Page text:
Normal Is Overrated

Musings and meanderings on the autistic spectrum

April 12, 2009

Noodly executive functioning

So, at my Aspie support group meeting last week, I finally learned how to cook spaghetti on my own. It was actually a lot simpler than I thought it’d be, and there was very little room for me to accidentally scald myself (something that has happened before in other attempts at cooking).

And I was ready to cook some for myself tonight, since I figured most restaurants would probably be closed for Easter. I’d already gotten spaghetti noodles and sauce at the store; I’d already checked to make sure I had a pot to cook it in; I thought I was ready.

Some of you probably see the issue already.

I remembered to check if I had a pot to cook it in. As I realized this evening, however, I forgot to check whether I had a colander to pour it in afterward. Which, of course, it turns out that I didn’t.

So much for that plan.

And it’s not as if I can go to the store to get one today, since (1) none of the stores are on the Sunday bus route, and (2) they’re probably closed for Easter anyway.

Guess I’ll be seeing which restaurants are open downtown; there’s bound to be one, at least…

Filed under: General — codeman38 @ 5:08 pm

April 7, 2009

A bit late, but still a worthy link…

I’m a day late with this, but I just can’t go without linking Cara from The Curvature‘s post “Things That Pain Me“. It’s about Yoko Ono’s partnership with Autism Speaks, and it links to my own post about said organization.

I’m glad to see that those of us on the autism spectrum aren’t the only ones who have issues with Autism Speaks’ tactics and approaches. Thanks, Cara, for getting this out to an even wider audience.

Filed under: Autism Speaks,Controversies — codeman38 @ 8:27 pm

April 4, 2009

Mr. Handley, we’re standing right here…

I was planning on posting about the ridiculously frustrating Larry King interview from last night with Jenny McCarthy, Jim Carrey, and J. B. Handley, but Joseph at Autism: Natural Variation beat me to it. So I’ll just let you read his post instead. It’s well worth it.

I will, however, comment on one particular line of the interview that made me just want to scream at my set for its utter wrongness (as taken from the official transcript):

HANDLEY: I want to talk about this issue of autism prevalence. It’s going to be shocking for parents to learn that the CDC and the AAP don’t actually acknowledge that there’s been a real rise in autism cases. Larry, the Department of Education in 1992, 16,000 kids were getting autism services. Today 225,000. That means in 1992, they were missing 93 percent of kids with autism. Where are all the adults with autism? They don’t exist.

Not only is that, as Joseph says, completely wrong, it’s also logically inconsistent with itself. Let’s see: If there were 16,000 kids getting autism services in 1992, those 16,000 kids would be… I don’t know, over age 18 now, since it’s been over 18 years since 1992 they were already in elementary school 17 years ago (I once again demonstrate that I’m horrible at arithmetic). Which, last time I checked, would make them adults.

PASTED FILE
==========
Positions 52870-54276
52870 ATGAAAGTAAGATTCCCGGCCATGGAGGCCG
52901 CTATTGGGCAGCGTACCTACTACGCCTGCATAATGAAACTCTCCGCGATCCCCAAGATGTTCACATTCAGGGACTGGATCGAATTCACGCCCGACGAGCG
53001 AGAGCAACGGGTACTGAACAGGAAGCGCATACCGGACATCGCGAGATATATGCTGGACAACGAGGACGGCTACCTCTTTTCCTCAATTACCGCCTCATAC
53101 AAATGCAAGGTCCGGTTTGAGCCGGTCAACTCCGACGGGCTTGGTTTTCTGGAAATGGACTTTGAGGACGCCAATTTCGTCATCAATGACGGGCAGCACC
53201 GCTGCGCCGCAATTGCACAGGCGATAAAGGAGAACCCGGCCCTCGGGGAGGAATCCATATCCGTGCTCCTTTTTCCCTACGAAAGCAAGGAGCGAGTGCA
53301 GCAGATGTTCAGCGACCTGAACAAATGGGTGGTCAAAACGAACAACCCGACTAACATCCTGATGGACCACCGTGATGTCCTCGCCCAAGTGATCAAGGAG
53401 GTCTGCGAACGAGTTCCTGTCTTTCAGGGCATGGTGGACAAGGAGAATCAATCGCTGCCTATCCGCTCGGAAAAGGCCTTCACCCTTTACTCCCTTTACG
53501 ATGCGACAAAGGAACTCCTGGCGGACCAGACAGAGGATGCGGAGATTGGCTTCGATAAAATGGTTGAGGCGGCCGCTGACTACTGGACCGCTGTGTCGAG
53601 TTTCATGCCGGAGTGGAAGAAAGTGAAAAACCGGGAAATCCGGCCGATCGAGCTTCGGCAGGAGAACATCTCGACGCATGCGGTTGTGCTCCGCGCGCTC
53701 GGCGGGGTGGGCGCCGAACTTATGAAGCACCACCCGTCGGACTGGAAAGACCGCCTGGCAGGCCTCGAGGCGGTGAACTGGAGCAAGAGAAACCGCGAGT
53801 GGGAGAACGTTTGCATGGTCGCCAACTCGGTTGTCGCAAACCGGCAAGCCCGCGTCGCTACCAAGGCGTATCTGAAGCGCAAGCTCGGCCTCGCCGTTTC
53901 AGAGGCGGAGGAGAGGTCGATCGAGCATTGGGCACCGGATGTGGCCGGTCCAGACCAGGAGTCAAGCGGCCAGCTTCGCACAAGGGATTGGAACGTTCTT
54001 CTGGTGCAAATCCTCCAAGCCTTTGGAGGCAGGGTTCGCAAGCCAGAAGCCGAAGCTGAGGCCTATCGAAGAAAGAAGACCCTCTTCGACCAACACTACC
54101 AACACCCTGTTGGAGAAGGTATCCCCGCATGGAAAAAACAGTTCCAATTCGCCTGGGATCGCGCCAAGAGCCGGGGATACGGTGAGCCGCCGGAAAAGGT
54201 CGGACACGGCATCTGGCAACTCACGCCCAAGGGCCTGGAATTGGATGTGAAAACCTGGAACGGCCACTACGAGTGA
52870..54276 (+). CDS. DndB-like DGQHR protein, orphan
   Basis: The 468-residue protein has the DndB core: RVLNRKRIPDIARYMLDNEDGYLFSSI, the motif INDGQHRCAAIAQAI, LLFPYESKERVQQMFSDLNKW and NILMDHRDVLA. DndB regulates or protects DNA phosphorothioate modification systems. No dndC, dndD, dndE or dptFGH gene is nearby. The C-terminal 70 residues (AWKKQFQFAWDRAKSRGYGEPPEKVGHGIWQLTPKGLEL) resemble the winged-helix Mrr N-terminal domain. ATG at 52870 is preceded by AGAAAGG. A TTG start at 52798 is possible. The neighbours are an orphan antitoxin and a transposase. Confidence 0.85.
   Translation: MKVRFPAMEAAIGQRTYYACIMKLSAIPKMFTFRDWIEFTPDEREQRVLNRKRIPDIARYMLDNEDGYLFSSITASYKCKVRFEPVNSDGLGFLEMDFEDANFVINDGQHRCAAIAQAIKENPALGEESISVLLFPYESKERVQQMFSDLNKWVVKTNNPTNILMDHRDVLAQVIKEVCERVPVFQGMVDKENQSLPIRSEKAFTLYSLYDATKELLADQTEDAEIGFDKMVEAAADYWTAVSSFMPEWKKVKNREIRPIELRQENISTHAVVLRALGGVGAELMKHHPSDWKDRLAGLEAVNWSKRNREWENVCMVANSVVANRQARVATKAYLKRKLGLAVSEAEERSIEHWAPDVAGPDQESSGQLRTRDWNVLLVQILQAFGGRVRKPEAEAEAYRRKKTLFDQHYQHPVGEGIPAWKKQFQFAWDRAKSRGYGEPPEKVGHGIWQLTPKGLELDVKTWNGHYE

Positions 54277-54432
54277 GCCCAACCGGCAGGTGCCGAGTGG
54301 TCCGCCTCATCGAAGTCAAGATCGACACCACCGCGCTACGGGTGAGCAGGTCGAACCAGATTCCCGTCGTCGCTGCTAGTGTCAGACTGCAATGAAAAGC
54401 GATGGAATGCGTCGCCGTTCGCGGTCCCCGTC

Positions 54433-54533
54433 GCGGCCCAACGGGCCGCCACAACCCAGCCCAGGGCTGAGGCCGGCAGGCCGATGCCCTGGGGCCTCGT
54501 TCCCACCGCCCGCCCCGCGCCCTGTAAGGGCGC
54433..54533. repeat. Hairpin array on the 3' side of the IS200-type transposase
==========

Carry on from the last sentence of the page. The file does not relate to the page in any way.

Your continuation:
So Handley must think that every one of those 16,000 individuals has either been cured or died, I guess. I’m curious as to which.

And that’s completely ignoring the issue of diagnostic substitution— I was undiagnosed in 1992 because Asperger’s and other high-functioning forms of autism just weren’t on people’s radar back then— which, as Joseph’s post points out (and which Dr. Max Wiznitzer also attempted to correct, but was cut off by the show ending), Handley also got wrong.

This seems to me to be one of those sorts of cases that Keunwoo Lee termed fractally wrong.

Filed under: Controversies,Vaccines — codeman38 @ 11:41 pm

April 2, 2009

A glimmer of hope

So today was the second ever World Autism Awareness Day. And I expected it to be one of those days that was frustrating but that I just had to bear, with all sorts of media coverage of the plight of parents of autistic kids and all sorts of distortions and incomplete truths about what autism actually entails.

And y’know what? It wasn’t too bad this year.


Filed under: General — codeman38 @ 9:37 pm

April 1, 2009

Yet another April…

…which means it’s once again time for me to blog more often than the occasional post that I usually make.

And it’s not just because I just turned in my comprehensive exams for grad school, though that has a bit to do with it as well, given how swamped I’ve been feeling lately.

No, it’s because it’s the second ever World Autism Awareness Month. And those of you who follow this blog should know how I feel about the typical media approaches to “awareness.”

And tomorrow’s the second annual World Autism Awareness Day, which means that such “awareness” will be out in full force on all the TV morning shows and news programs. All sorts of talk about how kids on all ends of the autistic spectrum will never have jobs, never go to college, never have significant others, yada yada yada, never mind that many of us have grown up to do all of those… all sorts of misguided efforts to try to make sense of autistics without actually bothering to talk to any of us, as if we don’t actually exist… not to mention all the people who seem to forget that autistics actually grow up…

Then again, the media may very well surprise me, as some of the ones I mentioned in the above-linked blog post did last year— actually giving awareness that autism isn’t just something that affects kids, that it certainly isn’t any sort of death sentence, and that even with the occasional odd reaction or atypical behavior, yes, we’re people too.

That’s the sort of awareness I’d like to see more of this month.

Or, to paraphrase a slogan from another well-known advocacy movement:

We’re here. We’re weird. Get used to it.

Filed under: General — codeman38 @ 3:26 pm

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